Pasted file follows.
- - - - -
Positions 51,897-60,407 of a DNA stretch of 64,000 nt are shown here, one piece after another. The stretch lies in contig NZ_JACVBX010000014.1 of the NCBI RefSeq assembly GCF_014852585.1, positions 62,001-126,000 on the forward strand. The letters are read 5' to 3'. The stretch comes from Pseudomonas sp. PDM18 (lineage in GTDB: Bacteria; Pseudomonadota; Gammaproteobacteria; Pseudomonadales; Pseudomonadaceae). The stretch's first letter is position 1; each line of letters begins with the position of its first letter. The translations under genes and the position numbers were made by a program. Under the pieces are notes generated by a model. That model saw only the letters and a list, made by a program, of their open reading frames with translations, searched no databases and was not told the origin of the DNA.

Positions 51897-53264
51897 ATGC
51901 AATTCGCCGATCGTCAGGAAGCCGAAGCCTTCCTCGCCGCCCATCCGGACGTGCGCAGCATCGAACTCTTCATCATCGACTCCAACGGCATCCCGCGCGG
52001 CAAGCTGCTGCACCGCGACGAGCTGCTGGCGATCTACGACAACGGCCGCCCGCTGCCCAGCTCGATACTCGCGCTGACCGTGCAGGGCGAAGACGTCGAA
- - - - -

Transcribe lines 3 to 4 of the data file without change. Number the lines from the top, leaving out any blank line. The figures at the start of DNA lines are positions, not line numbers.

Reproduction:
51897 ATGC
51901 AATTCGCCGATCGTCAGGAAGCCGAAGCCTTCCTCGCCGCCCATCCGGACGTGCGCAGCATCGAACTCTTCATCATCGACTCCAACGGCATCCCGCGCGG